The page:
May 02, 2013

Test Your Idea

The first idea I had had for an original film script was when I was seventeen. I am yet to develop that idea into a screenplay. In the years that followed, innumerable concepts fascinated me, and I thought I was going to be one of the greatest film writers, versatile and universally loved.

Today, I understand that most of those ideas can not be made into commercially viable films aspiring to find an audience. And several of those which fascinated me are not good ideas at all. Storytelling in cinema is different from writing a novel or a play or a nostalgic memoir of a distant past. Storytelling in cinema is different from social activism and aspiring to change the world. But still, when a new idea strikes us, we are excited and inspired, and believe we have a film in hand. What works and what does not, in cinema, is an elaborate argument and let us spare it for later. For now, I have come up with a list of 15 questions that may help you judge whether your idea is good enough for a film.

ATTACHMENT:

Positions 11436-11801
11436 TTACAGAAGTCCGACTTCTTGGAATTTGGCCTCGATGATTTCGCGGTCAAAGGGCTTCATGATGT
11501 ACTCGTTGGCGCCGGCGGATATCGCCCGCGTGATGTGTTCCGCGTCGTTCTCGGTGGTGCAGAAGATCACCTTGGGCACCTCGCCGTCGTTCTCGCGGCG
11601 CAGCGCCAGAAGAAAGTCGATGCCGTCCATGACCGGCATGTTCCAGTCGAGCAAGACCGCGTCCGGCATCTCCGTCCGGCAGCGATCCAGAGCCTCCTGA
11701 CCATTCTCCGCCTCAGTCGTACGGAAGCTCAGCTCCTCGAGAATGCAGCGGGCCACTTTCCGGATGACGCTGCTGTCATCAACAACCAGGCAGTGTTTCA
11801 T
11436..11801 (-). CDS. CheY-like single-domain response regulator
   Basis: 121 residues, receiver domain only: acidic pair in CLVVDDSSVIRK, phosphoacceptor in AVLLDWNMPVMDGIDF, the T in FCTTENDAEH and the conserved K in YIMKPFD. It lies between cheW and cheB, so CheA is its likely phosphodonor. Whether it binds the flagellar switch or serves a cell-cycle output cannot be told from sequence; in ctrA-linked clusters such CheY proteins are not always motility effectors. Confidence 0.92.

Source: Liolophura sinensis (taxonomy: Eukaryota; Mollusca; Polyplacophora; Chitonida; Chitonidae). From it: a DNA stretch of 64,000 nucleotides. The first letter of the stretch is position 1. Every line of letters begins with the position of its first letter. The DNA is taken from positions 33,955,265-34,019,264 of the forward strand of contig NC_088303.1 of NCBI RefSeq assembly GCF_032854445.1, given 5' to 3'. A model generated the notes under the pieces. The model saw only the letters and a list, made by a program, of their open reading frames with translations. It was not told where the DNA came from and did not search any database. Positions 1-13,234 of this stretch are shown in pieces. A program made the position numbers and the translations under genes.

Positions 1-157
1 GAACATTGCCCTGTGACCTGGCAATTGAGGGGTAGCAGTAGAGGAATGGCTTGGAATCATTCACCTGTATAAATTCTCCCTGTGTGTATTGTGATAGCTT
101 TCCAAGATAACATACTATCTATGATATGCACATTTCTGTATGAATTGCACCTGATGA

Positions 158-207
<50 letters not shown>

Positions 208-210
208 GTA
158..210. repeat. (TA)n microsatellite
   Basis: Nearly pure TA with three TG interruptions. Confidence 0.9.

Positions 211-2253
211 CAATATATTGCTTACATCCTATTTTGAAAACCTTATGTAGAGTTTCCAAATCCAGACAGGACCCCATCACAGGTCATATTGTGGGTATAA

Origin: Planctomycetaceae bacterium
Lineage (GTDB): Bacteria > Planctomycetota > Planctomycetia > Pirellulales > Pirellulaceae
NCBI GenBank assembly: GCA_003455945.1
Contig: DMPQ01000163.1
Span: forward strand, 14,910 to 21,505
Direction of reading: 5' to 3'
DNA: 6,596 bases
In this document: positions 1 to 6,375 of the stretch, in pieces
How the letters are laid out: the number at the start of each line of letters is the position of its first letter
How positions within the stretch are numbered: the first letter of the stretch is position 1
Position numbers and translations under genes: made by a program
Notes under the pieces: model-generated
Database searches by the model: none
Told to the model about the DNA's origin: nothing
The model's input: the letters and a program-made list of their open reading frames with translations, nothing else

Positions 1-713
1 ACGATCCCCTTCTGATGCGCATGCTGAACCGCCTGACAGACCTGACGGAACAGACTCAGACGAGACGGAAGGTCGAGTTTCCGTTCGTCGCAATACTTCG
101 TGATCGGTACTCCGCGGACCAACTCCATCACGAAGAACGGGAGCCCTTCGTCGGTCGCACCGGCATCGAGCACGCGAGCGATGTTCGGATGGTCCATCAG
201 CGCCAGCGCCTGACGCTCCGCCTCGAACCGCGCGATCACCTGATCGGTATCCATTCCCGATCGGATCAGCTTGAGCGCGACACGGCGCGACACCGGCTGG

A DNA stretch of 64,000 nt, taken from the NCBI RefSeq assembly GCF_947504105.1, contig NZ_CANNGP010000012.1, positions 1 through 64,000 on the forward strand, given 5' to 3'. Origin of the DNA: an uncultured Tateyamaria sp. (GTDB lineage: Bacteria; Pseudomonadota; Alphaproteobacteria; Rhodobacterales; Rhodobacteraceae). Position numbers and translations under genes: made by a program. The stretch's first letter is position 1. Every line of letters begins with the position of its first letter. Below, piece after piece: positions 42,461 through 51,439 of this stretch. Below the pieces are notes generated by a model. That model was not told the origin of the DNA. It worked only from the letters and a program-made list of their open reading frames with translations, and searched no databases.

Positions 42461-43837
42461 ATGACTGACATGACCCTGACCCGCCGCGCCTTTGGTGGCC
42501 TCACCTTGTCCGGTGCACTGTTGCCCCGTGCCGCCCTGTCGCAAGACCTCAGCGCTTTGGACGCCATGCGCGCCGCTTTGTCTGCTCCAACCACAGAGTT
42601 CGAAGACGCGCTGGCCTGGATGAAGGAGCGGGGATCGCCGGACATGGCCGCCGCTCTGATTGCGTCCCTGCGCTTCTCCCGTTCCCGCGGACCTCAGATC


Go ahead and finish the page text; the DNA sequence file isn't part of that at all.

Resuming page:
Not all, but most of these questions should be answered in affirmative, if you want to check the promise in your idea. Take this test. See the result. Then either believe in this questionnaire or reject this post of mine. The least I promise is - it will enhance your understanding of the film 'in your head'.
  • Have you got nine other ideas with respect to which this is the best? Remember - the best way to find a good idea is to have a lot of ideas.
  • Are you really inspired to tell this story? If yes, do you think you can work on it even if the script may not see the light of the day and the film is never made? Developing a script is the riskiest phase of film-making. No one can guarantee that the film will be made. You should not regret later if it's not made, because if you are inspired with your story, you will 'make it in your head' as you write it and you can 'watch it' all your life when you read it.
  • Is it original enough? Have you not seen this idea flourish into films/scenes from films/ soap operas/plays/novels before? Beware of the subconscious influences!